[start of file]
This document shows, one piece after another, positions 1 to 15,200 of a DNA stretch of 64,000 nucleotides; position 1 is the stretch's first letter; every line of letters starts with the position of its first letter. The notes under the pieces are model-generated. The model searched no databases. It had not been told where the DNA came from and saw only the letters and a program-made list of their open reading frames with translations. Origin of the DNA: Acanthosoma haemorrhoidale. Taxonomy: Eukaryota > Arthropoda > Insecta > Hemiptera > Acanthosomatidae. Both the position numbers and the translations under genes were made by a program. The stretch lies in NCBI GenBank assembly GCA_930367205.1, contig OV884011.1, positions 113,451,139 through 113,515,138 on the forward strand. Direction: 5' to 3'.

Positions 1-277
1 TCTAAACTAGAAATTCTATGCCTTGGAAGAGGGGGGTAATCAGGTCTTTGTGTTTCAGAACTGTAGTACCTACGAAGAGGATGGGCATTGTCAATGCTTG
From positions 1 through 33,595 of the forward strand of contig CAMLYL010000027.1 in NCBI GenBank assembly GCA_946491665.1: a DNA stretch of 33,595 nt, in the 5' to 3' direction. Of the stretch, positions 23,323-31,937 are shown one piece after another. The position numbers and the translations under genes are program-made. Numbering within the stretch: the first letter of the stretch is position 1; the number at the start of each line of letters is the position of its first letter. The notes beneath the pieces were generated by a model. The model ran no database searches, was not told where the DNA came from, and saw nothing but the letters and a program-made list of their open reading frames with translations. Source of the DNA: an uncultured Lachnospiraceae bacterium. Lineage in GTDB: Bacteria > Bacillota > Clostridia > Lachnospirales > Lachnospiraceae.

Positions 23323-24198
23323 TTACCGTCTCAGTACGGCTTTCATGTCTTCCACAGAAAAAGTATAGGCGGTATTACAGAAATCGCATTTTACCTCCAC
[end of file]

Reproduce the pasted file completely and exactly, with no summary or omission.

This document shows, one piece after another, positions 1 to 15,200 of a DNA stretch of 64,000 nucleotides; position 1 is the stretch's first letter; every line of letters starts with the position of its first letter. The notes under the pieces are model-generated. The model searched no databases. It had not been told where the DNA came from and saw only the letters and a program-made list of their open reading frames with translations. Origin of the DNA: Acanthosoma haemorrhoidale. Taxonomy: Eukaryota > Arthropoda > Insecta > Hemiptera > Acanthosomatidae. Both the position numbers and the translations under genes were made by a program. The stretch lies in NCBI GenBank assembly GCA_930367205.1, contig OV884011.1, positions 113,451,139 through 113,515,138 on the forward strand. Direction: 5' to 3'.

Positions 1-277
1 TCTAAACTAGAAATTCTATGCCTTGGAAGAGGGGGGTAATCAGGTCTTTGTGTTTCAGAACTGTAGTACCTACGAAGAGGATGGGCATTGTCAATGCTTG
From positions 1 through 33,595 of the forward strand of contig CAMLYL010000027.1 in NCBI GenBank assembly GCA_946491665.1: a DNA stretch of 33,595 nt, in the 5' to 3' direction. Of the stretch, positions 23,323-31,937 are shown one piece after another. The position numbers and the translations under genes are program-made. Numbering within the stretch: the first letter of the stretch is position 1; the number at the start of each line of letters is the position of its first letter. The notes beneath the pieces were generated by a model. The model ran no database searches, was not told where the DNA came from, and saw nothing but the letters and a program-made list of their open reading frames with translations. Source of the DNA: an uncultured Lachnospiraceae bacterium. Lineage in GTDB: Bacteria > Bacillota > Clostridia > Lachnospirales > Lachnospiraceae.

Positions 23323-24198
23323 TTACCGTCTCAGTACGGCTTTCATGTCTTCCACAGAAAAAGTATAGGCGGTATTACAGAAATCGCATTTTACCTCCAC